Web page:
Rebelled against me; provoked me bitterly to indignation by their contumacies, and that frequently, as Exodus 17:7 Numbers 20:24 Deu 1:26,43; a stubborn and rebellious generation, Psalm 78:8, with Ezekiel 20:40.

In the wilderness; where they most needed my care and favour, where the preserving their life from destruction by the noxious creatures, and from famine by the barrenness of the wilderness, was a continued miracle, which required their obedience and dependence.

Walked not in my statutes; made not them the only rule of their religion, and exercise of it, as they should have done, but framed religion to their own or their neighbours’ idolatrous inclinations.

Despised my judgments; slighted first, as of little excellency, refused next, and cast off with disdain and loathing.

Which, the equitable and necessary rules for government of their civil affairs, which were framed to the safety and welfare of a people,

if a man do, he shall even live in them: see Ezekiel 20:11.

Polluted; profained with working what was prohibited, misemploying those days on idols, or on any common ordinary business, as Exodus 16:27 Numbers 15:32 Jeremiah 17:22,23.

Then I said: see Ezekiel 20:8.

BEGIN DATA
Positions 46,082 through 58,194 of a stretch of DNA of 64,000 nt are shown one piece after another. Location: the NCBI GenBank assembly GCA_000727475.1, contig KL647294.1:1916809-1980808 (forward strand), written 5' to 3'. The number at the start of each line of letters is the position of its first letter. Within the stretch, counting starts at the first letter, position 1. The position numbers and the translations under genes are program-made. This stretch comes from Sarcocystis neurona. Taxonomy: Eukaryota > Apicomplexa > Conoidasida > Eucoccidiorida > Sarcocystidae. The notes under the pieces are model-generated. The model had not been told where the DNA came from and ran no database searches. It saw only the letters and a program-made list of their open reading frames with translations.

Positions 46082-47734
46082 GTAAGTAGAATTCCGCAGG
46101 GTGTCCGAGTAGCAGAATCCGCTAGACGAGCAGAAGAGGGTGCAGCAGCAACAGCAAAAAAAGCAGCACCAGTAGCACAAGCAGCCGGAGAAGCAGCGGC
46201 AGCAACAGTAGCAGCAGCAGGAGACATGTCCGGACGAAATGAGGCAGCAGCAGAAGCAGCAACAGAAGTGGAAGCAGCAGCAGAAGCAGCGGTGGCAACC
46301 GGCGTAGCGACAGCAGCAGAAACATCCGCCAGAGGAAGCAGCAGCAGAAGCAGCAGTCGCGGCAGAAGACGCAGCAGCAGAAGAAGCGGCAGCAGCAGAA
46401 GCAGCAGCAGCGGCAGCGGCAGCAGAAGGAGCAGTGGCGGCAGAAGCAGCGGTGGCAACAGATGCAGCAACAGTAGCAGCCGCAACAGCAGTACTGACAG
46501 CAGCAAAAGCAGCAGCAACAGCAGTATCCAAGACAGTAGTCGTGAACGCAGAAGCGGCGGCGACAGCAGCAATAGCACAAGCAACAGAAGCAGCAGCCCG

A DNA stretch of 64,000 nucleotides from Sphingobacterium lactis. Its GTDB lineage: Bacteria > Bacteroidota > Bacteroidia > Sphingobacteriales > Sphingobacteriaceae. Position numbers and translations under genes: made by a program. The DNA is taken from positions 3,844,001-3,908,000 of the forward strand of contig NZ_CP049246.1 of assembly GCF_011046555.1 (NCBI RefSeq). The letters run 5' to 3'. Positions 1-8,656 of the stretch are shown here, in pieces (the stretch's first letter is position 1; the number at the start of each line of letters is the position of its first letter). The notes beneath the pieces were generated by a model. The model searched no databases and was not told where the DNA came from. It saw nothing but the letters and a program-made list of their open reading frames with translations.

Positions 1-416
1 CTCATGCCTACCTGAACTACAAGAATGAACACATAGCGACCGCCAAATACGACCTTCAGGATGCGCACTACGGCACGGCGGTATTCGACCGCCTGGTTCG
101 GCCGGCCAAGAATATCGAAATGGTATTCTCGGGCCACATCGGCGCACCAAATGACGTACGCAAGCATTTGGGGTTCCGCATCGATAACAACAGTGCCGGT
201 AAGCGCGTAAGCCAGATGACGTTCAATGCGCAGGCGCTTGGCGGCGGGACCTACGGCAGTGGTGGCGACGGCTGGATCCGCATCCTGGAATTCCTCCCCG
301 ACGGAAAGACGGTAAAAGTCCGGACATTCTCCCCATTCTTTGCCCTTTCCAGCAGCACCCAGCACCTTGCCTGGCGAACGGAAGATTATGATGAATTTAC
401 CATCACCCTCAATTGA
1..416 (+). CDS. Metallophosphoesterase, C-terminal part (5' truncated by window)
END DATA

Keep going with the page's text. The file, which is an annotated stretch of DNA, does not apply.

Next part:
To consume them; to cut them off from being a people, as Numbers 16:21. But the house of Israel rebelled against me in the wilderness,.... Where they were wholly at the mercy of God, entirely dependent upon him; and miracles were wrought every day for the sustaining and preservation of, them from famine, wild beasts, and enemies; yet they rebelled against the Lord; provoked him bitterly by their manifold transgressions, their ingratitude, unbelief, and idolatry; and this not a few of them only, but the whole body of the people, the house of Israel, the whole family, and that for the space of forty years, Psalm 95:9;

they walked not in my statutes; did not make them the rule of their walk and conversation, and steer the course of their lives and actions by them, as they ought to have done:

and they despised my judgments; as not worthy their notice and regard, as useless and unprofitable; nay, had an aversion to them, and a loathing of them, as the word (h) signifies; such is the corrupt and wicked heart of man; it is enmity against God and his law, and all that is good:

which if a man do, he shall even live in them; See Gill on Ezekiel 20:11;

and my sabbaths they greatly polluted; or "profaned", or "made them common" (i); that is, with other days; by going out for manna on them; by gathering sticks upon them; by doing their own work, speaking their own words, and seeking their own pleasure, and worshipping false deities: